Mar 23, 2022

When to seek security for costs on appeal

By Marco P. Falco
The Lawyer's Daily View original

Canadian appellate courts are reluctant to have an appeal dismissed without a full hearing on the merits. That being said, where an appeal has little merit, where the appellant may not have the ability to pay an adverse costs award, or where the appeal is being brought for an improper or ulterior motive, the respondent may bring a motion for “security for costs” at the outset of the appeal under Rule 61.06 of Ontario’s Rules of Civil Procedure, R.R.O. 1990, Reg. 194(the Rules).

The effect of the order is that the appellant cannot pursue the appeal until a specified amount of money is paid as security by a fixed date, failing which the court can dismiss the proceeding without a hearing.

A recent decision of the Ontario Court of Appeal, Richardson v. Arsenov,2022 ONCA 137, illustrates how a security for costs order can be employed as an effective means to delay or prevent a questionable appeal.

Familial acrimony leads to security for costs order

Richardson involved a dispute between the appellant and his siblings regarding the management of their elderly father’s affairs. The father was incapable. The appellant was removed as the father’s power of attorney following allegations by the respondents that the appellant had taken advantage of his father before placing him in a nursing home.

The order under appeal was a Superior Court Order in which the respondents were successful in obtaining a judgment under Rule 49.09 against the appellant (the Order) — this rule allows a party to enforce a settlement where one party fails to comply with the terms of the offer to settle.

The appellant appealed the Order.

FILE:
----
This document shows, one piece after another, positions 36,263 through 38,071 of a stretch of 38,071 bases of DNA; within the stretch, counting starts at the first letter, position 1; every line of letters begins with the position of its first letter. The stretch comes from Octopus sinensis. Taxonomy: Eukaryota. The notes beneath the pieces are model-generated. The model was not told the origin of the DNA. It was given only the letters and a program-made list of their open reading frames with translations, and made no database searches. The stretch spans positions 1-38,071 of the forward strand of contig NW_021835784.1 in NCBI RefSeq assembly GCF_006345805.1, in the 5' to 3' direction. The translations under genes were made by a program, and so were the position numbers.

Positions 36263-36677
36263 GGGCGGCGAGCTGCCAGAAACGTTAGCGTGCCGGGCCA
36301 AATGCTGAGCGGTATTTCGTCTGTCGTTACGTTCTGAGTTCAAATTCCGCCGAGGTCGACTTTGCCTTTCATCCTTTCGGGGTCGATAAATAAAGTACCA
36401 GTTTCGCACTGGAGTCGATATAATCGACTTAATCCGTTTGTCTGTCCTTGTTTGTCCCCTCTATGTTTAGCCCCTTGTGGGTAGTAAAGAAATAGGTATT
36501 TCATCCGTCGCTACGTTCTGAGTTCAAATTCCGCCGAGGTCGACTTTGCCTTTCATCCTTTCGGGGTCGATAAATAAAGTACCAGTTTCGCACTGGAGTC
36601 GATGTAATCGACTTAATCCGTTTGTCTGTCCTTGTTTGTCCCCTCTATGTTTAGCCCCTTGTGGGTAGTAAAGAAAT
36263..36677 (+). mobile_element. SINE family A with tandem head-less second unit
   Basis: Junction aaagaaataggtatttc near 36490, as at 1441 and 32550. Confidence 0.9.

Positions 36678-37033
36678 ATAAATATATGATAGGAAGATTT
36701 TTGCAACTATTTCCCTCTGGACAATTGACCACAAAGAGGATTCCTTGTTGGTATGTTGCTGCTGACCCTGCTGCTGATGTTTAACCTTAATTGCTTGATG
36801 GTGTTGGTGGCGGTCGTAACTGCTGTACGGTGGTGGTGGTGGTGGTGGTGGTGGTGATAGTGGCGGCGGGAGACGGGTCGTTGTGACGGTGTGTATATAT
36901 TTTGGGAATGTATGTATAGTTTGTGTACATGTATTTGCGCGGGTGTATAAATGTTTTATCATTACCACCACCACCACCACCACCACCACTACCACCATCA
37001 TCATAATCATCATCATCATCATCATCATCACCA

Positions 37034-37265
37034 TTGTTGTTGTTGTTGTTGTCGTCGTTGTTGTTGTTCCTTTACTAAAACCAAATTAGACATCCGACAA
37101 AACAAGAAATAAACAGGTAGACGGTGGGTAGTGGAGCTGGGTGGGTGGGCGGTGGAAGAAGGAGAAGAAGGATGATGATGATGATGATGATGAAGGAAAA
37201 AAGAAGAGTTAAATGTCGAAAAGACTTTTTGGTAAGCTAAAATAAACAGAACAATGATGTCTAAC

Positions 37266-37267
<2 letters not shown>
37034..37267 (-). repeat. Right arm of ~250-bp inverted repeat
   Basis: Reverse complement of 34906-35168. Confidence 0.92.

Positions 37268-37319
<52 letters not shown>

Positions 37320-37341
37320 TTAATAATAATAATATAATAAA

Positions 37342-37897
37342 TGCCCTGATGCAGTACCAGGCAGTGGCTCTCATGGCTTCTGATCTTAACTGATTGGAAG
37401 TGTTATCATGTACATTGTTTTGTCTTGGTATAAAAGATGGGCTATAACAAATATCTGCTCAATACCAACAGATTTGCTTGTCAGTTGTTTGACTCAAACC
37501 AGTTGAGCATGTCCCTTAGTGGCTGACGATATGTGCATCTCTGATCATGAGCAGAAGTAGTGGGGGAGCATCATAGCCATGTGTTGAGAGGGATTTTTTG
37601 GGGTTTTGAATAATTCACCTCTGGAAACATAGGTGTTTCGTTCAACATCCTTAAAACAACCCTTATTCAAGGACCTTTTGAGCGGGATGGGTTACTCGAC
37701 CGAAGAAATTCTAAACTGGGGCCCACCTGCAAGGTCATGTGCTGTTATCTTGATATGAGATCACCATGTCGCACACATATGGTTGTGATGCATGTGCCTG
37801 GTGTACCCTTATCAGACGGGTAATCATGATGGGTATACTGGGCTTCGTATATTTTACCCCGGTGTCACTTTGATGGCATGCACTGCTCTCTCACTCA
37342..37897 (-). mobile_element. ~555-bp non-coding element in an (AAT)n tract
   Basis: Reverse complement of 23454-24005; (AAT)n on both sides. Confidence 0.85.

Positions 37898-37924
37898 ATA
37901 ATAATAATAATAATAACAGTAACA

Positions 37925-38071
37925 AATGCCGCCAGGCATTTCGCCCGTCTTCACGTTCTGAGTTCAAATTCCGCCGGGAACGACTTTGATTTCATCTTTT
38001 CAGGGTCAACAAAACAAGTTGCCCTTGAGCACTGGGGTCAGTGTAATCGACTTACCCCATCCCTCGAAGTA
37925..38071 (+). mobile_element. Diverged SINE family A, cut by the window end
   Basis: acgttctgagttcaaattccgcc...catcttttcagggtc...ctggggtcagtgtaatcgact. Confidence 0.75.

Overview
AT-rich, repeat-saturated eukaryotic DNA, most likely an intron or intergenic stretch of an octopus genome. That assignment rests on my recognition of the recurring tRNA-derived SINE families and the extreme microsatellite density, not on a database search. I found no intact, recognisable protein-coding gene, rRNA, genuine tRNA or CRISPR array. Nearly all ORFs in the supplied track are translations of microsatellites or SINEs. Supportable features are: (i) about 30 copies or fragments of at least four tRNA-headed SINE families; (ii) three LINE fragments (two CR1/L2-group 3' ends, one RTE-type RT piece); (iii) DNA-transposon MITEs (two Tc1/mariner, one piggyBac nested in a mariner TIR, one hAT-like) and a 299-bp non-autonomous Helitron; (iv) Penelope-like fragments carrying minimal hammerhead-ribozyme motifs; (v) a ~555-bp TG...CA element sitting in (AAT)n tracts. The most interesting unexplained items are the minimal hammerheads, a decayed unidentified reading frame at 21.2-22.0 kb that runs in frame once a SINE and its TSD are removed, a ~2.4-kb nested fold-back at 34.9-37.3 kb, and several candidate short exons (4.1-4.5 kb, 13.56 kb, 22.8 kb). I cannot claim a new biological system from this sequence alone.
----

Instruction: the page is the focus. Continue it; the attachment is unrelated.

The respondents brought a motion for security for costs of the appeal, arguing that the appeal had little chance of success and the appellant lacked the ability to satisfy a potential adverse costs award.

The Court of Appeal agreed and ordered security for costs against the appellant in the amount of$18,000. If this amount was not paid within the prescribed time, the respondent could have the appeal struck without a hearing on the merits.

Principles governing security for costs on appeal

In Ontario, Rule 61.06(1) of the Rules gives the Court of Appeal the power to award security for costs:

61.06(1) In an appeal where it appears that,

(a) there is good reason to believe that the appeal is frivolous and vexatious and that the appellant has insufficient assets in Ontario to pay the costs of appeal;

(b) an order for security for costs could be made against the appellant under rule 56.01; or

(c) for other good reason, security for costs should be ordered, a judge of the appellate court, on motion by the respondent, may make such order for security for costs of the proceeding and of the appeal as is just.

In the leading decision, Yaiguaje v. Chevron Corporation, 2017 ONCA 827, the Court of Appeal established that, in addition to the factors set out in Rule 61.06(1), the court must also conduct a “holistic analysis” of the entire motion for security, having regard to the circumstances and the overall interests of justice.